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Why conflict resolution is an unsung hero

Ramping up resilience in the face of being “feedsmacked” is crucial, writes Nick Young.

Most of us have been professionally feedsmacked at some point in our life: when a client, colleague or industry associate delivers a vicious verbal blow that feels like a punch in the stomach. Such attacks, particularly when unexpected, can be deeply disturbing and damaging.

Accordingly, leading social scientist for business performance, Joseph Grenny, recently conducted a study to explore the impact of scathing assaults and why it derails our psychological footing. The study revealed that 90 per cent of respondents described their immediate emotional response as “dumbfounded, flabbergasted, shocked, stunned, or numb” and 40 per cent described a “shame”-related emotion like: embarrassment, worthlessness, hurt, sadness and self-doubt.

The reason critical feedback feels traumatic is because it threatens two of our most fundamental psychological needs: safety (perceived physical, social or material security) and worth (a sense of self-respect, self-regard or self-confidence). And when your job is closely aligned with your identity, the sense of professional failure hurts even more.

In an unstable climate that continues to be peppered with industry blows, focusing personal and professional resilience is crucial. Here are four steps that can help the next time harsh feedback catches you off guard:

Collect yourself

The act of breathing deeply diffuses the “fight of flight” response. Take a moment to acknowledge your response, no matter how uncomfortable, as the more connected you are to these primary feelings, the less you’re likely to become consumed with secondary effects like anger, defensiveness, exaggerated fear, or other negative impulses.

Listen and detach

Ask questions and ask for examples, and then just listen. Detach yourself from what is being said, as though it is being said about a third person. Arguably the most difficult part of self-regulation is to bypass the trap of evaluating and responding – particularly emotionally. Impose on yourself the distance to gather information in order to understand the story from your opponent’s perspective, then park the content to reassess at a time that is less charged.

Recover v respond

It’s often best at this point to exit the conversation (physically and psychologically). Explain that you will reflect on the discussion and respond in due course with a simple statement such as, “I’ll need to consider your perspective and regroup once I’ve had a chance to digest your comments”. The toughest challenge at this juncture is to take the higher ground and shut down the conversation before it gets heated (keeping in mind it takes two to tango).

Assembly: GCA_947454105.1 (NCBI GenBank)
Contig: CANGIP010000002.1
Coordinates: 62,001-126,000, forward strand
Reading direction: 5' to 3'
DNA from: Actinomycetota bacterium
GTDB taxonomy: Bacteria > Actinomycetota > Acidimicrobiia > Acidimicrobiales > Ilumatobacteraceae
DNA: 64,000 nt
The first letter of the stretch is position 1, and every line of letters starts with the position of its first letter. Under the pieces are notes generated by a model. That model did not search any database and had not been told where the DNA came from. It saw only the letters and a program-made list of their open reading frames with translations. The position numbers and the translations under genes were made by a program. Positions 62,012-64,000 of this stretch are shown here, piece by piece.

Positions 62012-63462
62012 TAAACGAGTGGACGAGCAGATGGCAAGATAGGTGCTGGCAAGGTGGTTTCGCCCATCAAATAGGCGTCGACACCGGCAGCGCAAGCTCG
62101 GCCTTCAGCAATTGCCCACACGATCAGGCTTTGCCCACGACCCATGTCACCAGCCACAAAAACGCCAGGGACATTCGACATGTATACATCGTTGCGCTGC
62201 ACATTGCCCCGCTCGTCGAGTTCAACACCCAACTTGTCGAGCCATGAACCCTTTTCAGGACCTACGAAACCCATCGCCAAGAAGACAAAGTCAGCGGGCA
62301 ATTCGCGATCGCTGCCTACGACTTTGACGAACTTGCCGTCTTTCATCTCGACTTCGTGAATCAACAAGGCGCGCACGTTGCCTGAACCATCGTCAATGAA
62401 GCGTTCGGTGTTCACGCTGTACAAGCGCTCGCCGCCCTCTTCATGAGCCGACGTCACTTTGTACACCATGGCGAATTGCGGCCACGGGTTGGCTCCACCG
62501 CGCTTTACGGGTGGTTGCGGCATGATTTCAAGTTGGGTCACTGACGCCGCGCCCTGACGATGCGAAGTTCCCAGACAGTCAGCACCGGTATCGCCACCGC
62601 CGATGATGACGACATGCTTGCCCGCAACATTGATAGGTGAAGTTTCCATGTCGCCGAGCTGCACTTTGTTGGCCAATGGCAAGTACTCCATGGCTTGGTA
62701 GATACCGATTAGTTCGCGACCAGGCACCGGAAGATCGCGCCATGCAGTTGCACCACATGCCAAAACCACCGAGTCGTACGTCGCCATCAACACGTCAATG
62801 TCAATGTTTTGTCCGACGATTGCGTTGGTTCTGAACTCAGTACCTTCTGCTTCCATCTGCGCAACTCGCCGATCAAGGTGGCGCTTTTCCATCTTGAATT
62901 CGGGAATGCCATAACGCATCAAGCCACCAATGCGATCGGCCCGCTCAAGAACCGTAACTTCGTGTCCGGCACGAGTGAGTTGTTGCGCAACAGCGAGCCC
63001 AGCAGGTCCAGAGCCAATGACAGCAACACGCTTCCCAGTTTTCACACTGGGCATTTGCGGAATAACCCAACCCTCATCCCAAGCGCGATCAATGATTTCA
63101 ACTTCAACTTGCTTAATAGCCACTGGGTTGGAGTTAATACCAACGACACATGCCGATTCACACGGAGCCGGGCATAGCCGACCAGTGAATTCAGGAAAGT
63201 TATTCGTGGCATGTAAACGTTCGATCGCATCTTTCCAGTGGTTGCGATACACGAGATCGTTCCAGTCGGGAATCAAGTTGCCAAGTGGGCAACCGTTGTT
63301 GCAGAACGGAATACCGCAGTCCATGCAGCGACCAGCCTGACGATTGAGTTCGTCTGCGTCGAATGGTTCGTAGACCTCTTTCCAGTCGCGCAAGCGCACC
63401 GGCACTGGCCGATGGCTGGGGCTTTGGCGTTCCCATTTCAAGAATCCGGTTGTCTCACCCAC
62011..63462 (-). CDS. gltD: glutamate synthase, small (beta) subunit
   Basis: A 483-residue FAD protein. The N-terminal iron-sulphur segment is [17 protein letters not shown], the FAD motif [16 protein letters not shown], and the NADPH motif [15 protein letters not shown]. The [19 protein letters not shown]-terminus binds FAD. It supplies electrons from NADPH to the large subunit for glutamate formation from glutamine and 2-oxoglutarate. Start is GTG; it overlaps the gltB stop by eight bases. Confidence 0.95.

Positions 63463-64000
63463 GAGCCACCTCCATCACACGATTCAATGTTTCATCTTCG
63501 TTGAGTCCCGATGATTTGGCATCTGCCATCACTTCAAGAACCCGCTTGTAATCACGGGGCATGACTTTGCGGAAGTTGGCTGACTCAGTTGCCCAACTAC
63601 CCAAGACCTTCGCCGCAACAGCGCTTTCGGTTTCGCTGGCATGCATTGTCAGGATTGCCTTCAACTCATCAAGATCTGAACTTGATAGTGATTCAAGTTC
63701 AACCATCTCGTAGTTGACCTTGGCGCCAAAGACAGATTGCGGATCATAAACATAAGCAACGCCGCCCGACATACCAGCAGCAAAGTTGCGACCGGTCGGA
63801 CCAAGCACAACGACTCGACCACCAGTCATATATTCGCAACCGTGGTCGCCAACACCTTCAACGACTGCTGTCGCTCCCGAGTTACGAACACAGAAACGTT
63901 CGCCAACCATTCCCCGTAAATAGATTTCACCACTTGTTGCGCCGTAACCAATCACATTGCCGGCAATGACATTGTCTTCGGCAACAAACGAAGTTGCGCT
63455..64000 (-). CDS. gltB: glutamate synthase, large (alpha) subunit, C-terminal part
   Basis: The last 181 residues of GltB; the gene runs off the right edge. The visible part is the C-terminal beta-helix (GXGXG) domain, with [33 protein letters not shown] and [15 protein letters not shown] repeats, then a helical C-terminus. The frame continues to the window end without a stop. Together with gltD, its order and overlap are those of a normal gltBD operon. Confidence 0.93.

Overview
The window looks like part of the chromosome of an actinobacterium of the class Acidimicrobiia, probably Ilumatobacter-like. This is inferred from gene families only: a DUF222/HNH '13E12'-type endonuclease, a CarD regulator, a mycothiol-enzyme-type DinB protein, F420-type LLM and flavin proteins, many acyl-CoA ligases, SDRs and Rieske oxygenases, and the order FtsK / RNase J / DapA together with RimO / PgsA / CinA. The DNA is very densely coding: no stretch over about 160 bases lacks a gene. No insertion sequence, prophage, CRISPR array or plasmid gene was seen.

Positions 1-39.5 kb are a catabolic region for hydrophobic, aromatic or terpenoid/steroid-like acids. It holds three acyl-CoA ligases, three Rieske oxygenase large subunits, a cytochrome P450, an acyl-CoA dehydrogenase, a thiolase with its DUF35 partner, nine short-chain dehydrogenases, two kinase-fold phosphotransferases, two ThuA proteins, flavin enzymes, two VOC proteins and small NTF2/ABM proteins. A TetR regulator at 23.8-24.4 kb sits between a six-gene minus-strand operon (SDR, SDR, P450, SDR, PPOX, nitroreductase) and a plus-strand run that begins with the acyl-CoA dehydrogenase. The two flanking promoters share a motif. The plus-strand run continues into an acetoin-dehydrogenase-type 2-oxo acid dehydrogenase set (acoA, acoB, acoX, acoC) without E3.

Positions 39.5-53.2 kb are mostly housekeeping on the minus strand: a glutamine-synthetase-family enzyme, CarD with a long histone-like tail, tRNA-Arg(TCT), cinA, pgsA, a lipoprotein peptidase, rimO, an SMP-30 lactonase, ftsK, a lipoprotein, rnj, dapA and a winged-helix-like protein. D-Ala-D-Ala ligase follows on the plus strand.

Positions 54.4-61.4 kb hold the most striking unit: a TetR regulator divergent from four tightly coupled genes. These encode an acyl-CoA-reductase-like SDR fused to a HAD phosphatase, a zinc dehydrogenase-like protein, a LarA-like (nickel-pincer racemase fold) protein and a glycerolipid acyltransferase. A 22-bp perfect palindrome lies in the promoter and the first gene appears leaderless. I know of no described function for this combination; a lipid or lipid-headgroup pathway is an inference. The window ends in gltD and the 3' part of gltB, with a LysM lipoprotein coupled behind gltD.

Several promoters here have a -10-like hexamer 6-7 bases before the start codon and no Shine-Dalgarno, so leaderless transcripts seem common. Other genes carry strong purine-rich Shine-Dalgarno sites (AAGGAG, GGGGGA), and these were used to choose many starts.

Then give yourself permission to feel and recover from the experience. Once you have distance (usually a good 24 hours or so), evaluate what’s been said and think through your response on your own timeline. Be aware of the temptation of an immediate rebuttal, which can easily become emotionally fuelled and laced with toxicity, which invariably reignites the situation.

Engage

Examine what you were told and look for the truth rather than spending your time poking holes in the feedback – as indignance can quickly convert to self-righteousness, resentment and anger, which can lead to a downward spiral quickly. As much as it’s hard to hear, there is almost always at least a kernel of truth in what people are telling you.

Even if it’s 90 per cent fluff and 10 per cent substance, scour the message until you find the substance and acknowledge what you accept, and what you commit to do. Only once you have true distance, re-engage with the person who shared the feedback and acknowledge what you heard, but focus on the outcomes without being emotionally invested, nor rehashing the original conversation – even if this means you don’t share your views.

The upside of adopting these strategies is being better equipped at managing startling moments of emotional trauma, but also more adept at managing conflict resolution in general (and hopefully be less likely to be the originator of a feedsmack).

Nick Young is the managing director of Trail Homes.

Jerome Doraisamy

Jerome Doraisamy

Jerome Doraisamy is a senior writer for Lawyers Weekly and Wellness Daily at Momentum Media.

Before joining the team in early 2018, Jerome is admitted as a solicitor in New South Wales and, prior to joining the team in early 2018, he worked in both commercial and governmental legal roles and has worked as a public speaker and consultant to law firms, universities and high schools across the country and internationally. He is also the author of The Wellness Doctrines self-help book series and is an adjunct lecturer at The University of Western Australia.

Jerome graduated from the University of Technology, Sydney with a Bachelor of Laws and Bachelor of Arts in Communication (Social Inquiry).

You can email Jerome at: [email protected] 

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“Kindness is the language that the deaf can hear and the blind can see.” – Mark Twain